If that sounds familiar, it is because it is based on a 1979 movie also called Time After Time . That’s a film I really enjoyed. Jack the Ripper, a serial killer of the 19th century, turns out to be a doctor acquaintance of Wells who evades the police by using Wells’ time machine. However, Dr. Stevenson may have escaped to the future, but because he does not have the “non-return” key, the time machine automatically returns to 1893. H.G. Wells uses it to pursue Stevenson to 1979, where the machine has ended up on display at a museum in San Francisco.
Wells, the real life author now fictionalized, is shocked and disappointed by the future. His predictions had been of an enlightened socialist utopia. He finds a future of war, crime and bloodshed that is better suited to Jack the Ripper.
On FOX, they are going in a comic direction with the mid-season show Making History which will have buddies who jump in time back to historical events, such as the Revolutionary War.
Minus the comedy, that last one reminds me of The Time Tunnel show that was on in 1966–1967. It only lasted one season, but that was in a time when a season ran for 30 episodes. The show was inspired by the 1964 movie The Time Travelers.
I loved that show in 1967. The special effects look pretty poor by today’s standards, but the plot was also about two top-secret U.S. government time travelers who move from one period in history to another. Episodes were set in the past and future. In the series, the two travelers literally jumped into the “tunnel” before the technology was really ready and so become lost in time. I figured back then that I was learning some history when I watched the show. It also was the first time I thought about that paradox of what would happen if you went back in time and changed anything.
UPDATE: I don’t know if the series currently reruns on any channels, but it is available from Amazon. A reader emailed me to say that the series is available, though in an odd format, for free on YouTube. I watched a few episodes today. It is pretty much as I remember it, and about as dated as any memories I have of 1966. Corny, with tacky effects and I can completely see why it appealed to my 13 year-old brain.
Today’s Full Moon (May 21, 2016) is the third of four full moons to occur between the March equinox and the June solstice and so it can be called a Blue Moon. To be precise, it occurs at 21:14 Universal Time, but it looked full last night and will look full to many people tomorrow night too.
No blue color to the moon, though we often see moon or night photos that have a blue cast to them because of the way cameras often interpret the color of sunlight and moonlight as respectively red/orange and blue.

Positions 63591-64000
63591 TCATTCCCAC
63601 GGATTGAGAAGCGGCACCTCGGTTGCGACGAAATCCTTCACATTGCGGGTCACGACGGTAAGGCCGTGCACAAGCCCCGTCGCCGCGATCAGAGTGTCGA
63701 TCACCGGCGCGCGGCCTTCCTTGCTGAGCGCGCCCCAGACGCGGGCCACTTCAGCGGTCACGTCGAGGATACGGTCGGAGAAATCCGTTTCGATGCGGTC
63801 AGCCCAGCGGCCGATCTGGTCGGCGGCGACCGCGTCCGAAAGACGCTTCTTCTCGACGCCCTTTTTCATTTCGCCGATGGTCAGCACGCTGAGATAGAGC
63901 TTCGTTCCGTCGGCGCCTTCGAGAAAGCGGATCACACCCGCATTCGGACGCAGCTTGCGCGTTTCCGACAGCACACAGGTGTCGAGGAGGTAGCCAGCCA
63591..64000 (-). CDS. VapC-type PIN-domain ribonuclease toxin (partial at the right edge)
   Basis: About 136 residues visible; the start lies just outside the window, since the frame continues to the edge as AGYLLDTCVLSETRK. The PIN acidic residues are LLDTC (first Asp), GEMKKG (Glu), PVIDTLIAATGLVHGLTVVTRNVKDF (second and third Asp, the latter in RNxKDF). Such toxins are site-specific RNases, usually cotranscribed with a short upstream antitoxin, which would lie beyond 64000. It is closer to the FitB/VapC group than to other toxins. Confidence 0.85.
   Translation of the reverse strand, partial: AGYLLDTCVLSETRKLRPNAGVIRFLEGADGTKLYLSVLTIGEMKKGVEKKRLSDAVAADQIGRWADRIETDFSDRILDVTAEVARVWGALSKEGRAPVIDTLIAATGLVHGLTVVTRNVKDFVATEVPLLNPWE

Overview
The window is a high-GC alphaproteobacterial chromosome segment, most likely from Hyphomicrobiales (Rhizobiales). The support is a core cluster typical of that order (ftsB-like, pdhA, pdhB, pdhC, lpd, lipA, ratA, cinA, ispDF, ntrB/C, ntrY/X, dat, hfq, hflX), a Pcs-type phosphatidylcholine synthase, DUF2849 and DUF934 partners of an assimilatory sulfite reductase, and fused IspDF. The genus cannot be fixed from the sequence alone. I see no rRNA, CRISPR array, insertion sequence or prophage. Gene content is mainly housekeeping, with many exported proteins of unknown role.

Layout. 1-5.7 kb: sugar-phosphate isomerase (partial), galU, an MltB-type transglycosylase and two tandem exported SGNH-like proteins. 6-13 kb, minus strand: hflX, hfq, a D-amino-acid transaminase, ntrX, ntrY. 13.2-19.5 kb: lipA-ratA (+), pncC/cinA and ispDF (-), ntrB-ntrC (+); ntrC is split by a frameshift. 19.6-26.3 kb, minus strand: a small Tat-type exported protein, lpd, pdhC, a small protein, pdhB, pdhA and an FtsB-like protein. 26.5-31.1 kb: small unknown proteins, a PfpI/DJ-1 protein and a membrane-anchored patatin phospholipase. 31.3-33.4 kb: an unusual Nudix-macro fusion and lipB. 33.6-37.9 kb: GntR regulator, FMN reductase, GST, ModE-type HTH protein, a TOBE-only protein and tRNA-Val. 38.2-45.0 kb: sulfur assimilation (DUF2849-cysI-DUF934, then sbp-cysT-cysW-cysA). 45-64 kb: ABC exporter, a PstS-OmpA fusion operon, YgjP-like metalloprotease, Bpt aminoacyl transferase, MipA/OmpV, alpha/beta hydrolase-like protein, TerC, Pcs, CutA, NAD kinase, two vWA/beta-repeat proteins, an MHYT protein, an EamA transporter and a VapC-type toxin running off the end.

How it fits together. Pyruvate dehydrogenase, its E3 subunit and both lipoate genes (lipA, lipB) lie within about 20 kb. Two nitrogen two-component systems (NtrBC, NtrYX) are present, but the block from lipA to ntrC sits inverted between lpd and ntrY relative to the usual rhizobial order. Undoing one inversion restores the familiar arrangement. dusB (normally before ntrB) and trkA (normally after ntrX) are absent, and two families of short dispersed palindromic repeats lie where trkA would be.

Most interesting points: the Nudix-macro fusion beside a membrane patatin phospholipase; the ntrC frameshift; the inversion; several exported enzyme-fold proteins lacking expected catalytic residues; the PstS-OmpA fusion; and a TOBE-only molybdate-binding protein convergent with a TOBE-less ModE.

Movies often use filters to change those colors. Francois Truffaut made a film I like titled Day for Night (La Nuit américaine) for the film-making process referred to in French as la nuit américaine (“American night”) of shooting outdoors in daylight with film stock balanced for tungsten (indoor) light and underexposed (or adjusted during post production) to make the final result appear as if it was filmed at night. In English the technique is called “day for night. ” As more sensitive low-light film became available and with the takeover of digital, shooting day for night is not as common. In the Truffaut film, it also implies that other things are not as they seem.
This is a Blue Full Moon by one older definition of the term as described above.A more recent definition is that a Blue Moon is a second full moon in the same month. Today’s full moon doesn’t fit that definition. That definition of the Blue Moon won’t come around until won’t happen until January 31, 2018 and will only occur 7 or 8 times in 19 calendar years.
Look up tonight and if you see the Full Moon clearly you will also see a brilliant “star” following it. That is Mars, shining much brighter than any star. Mars will also be move on May 22 into opposition and be the brightest Mars we have seen in 10 years.
This Full Moon has many names including Hare Moon, Merry or Dyad Moon, Fright Moon, Flower Moon, Frogs Return Moon, Thrimilcmonath (Thrice-Milk Month) or Milk Moon, Sproutkale, Winnemonoth (Joy Month), Planting Moon, and Moon When the Ponies Shed.
Many cultures celebrated this month. The Greek goddess Maia, the most important of the Seven Sisters (the Pleiades) and said to be the mother of Hermes, gave the name to this month. The Romans called her Maius, goddess of Summer, and honored her during Ambarvalia, a family festival for the purification and protection of farm land. In the Celtic cultures, May was called Mai or Maj, a month of sexual freedom. Green was worn during this month to honor the Earth Mother. May 1 was the Celtic festival of Beltane, a festival celebrating fertility of all things. Cattle were driven through the Beltane bonfires for purification and fertility. In Wales, Creiddylad was a character connected with this festival and often called the May Queen. The maypole and its dance is a remnant of these old festivities.